The get out the vote "Pod Squad"
Newspapers say they are looking to get younger people to come to their Web sites or read their paper.
Well, to mix metaphors, they might take a page out of the book being written by S.C. Educational TV. SCETV has created Ready to Vote, a site aimed especially at high school students. But it isn't just the usual text and lesson-plan stuff. This one is very big on multimedia, with two important points:
- High school students are being encouraged to create their own election videos and send them in. This is very smart -- go to the medium they are growing up in. How many newspapers are recruiting high school students to submit videos -- or for that matter just submit articles to go in the paper and on the Web site?
- SCETV has created a "Pod Squad" of college journalism students to prime the pump, but also to visit high schools and take the message -- and the training with them. Check out this from the teachers' page:
Does your paper have a "Pod Squad" to take the message -- whatever message it is you want to send about this buisness and the world in general -- to your schools? Have you considered working with any area colleges to help? What are you doing to encourage students to contribute work? (And I mean beyond the shopworn "teen reporters" concept -- that smacks of the same cliquishness that pervades the halls of your local high school; you've got to be willing to open submissions to everyone and judge each on its merits.)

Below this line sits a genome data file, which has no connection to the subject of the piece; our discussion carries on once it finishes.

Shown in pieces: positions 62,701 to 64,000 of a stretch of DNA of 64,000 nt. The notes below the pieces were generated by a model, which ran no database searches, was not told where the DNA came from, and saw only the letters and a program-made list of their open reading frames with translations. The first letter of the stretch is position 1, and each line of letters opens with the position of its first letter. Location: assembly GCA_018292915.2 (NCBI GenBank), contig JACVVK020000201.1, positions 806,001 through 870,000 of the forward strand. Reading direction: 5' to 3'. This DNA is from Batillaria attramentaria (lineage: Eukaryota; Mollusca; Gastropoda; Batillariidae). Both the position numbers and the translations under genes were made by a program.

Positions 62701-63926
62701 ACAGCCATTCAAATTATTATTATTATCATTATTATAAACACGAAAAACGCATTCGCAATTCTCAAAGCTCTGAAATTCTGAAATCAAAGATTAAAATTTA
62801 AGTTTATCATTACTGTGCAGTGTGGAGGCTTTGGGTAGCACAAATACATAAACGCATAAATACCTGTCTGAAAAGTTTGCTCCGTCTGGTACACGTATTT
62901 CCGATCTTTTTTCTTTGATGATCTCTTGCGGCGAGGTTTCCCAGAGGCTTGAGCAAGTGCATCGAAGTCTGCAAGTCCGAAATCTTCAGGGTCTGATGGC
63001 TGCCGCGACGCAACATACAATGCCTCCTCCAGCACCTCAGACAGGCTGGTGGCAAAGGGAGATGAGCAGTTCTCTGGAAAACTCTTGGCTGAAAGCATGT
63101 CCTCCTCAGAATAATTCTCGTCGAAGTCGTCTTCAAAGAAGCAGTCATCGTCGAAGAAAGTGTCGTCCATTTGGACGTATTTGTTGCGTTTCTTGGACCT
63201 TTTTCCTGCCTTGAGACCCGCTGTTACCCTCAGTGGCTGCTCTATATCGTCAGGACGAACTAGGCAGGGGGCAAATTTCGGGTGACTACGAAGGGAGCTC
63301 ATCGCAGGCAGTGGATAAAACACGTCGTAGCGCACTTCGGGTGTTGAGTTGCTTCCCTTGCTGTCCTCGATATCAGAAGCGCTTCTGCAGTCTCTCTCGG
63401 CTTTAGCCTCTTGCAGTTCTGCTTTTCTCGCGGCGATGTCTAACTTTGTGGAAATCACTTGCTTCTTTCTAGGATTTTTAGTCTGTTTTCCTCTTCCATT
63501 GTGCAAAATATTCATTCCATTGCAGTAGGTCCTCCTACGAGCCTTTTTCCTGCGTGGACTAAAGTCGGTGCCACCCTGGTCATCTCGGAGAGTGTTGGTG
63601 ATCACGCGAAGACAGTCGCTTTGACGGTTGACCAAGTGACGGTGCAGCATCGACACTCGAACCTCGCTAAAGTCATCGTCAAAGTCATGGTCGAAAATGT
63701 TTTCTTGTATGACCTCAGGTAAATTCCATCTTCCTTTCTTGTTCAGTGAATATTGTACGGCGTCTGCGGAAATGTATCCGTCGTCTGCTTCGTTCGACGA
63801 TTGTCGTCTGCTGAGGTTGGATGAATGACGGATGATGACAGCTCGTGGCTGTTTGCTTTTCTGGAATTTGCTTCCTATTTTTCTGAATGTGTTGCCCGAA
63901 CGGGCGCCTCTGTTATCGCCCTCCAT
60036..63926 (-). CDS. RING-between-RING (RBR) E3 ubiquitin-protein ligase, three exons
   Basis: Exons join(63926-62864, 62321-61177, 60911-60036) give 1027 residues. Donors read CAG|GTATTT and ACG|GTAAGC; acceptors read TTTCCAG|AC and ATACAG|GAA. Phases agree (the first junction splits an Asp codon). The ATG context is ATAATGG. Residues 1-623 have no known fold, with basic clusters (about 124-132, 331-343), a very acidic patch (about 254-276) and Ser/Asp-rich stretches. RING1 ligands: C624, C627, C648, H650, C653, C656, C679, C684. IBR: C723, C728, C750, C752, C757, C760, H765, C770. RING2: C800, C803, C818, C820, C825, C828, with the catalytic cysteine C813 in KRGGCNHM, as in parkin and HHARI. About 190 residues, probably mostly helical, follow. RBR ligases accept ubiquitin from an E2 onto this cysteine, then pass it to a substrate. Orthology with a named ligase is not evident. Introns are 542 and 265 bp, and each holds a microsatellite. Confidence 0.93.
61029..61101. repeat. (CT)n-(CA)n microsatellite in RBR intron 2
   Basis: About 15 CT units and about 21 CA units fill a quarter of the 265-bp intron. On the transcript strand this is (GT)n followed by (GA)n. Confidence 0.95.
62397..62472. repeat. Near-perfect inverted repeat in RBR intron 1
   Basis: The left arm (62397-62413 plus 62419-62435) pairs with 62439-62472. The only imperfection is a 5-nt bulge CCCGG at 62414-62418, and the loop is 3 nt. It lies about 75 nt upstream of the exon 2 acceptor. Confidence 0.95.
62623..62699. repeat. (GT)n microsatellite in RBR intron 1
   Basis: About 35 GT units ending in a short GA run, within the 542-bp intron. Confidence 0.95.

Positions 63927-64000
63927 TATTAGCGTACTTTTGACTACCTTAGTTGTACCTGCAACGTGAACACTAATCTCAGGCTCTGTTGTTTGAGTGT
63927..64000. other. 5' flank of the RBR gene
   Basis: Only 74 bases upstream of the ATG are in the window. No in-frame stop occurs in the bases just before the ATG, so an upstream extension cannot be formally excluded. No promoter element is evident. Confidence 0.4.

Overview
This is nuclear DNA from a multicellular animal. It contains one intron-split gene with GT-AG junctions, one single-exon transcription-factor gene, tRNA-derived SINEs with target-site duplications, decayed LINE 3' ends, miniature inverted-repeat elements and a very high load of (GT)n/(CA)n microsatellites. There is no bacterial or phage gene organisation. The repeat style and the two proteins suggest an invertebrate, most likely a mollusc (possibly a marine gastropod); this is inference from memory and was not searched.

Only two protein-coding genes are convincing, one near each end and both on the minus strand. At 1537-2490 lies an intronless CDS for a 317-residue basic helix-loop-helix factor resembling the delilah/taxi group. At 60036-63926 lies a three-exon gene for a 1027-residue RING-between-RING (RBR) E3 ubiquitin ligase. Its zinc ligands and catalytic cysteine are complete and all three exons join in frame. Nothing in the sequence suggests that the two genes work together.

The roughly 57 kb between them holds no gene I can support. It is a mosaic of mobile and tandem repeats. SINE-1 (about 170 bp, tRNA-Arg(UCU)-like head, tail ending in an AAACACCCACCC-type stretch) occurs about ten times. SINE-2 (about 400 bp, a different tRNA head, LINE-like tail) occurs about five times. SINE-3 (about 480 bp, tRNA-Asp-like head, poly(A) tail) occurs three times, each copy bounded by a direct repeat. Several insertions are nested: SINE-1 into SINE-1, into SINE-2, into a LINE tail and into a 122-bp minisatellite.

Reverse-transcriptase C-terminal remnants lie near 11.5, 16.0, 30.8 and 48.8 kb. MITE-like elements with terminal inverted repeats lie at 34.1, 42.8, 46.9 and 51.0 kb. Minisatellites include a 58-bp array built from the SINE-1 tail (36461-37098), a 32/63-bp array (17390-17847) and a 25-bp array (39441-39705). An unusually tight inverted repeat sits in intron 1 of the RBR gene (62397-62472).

Your school can have a lesson taught by Ready to Vote's very own POD SQUAD!!!
Anytime through the school year that you would like the Pod Squad to come and speak to your classes about journalism, politics and the two combined just email Amanda Alpert at firstname.lastname@example.org.
The lessons include a Presidential candidate montage video, PowerPoint lesson, a quiz with PRIZES and a question and answer portion. The Pod Squad will also endorse having students participate in having their very own work posted on the Ready to Vote website.
Finally, take a look at the media page. I think its format is also something to think about. I like the media matrix effect instead of just having one video window with a lot of text stuff around it. (Note: Some weirdness here: The matrix comes up in old Netscape 7.x, but in Firefox 2.x, a couple of the video squares are missing. How weird is that ... It all works in IE)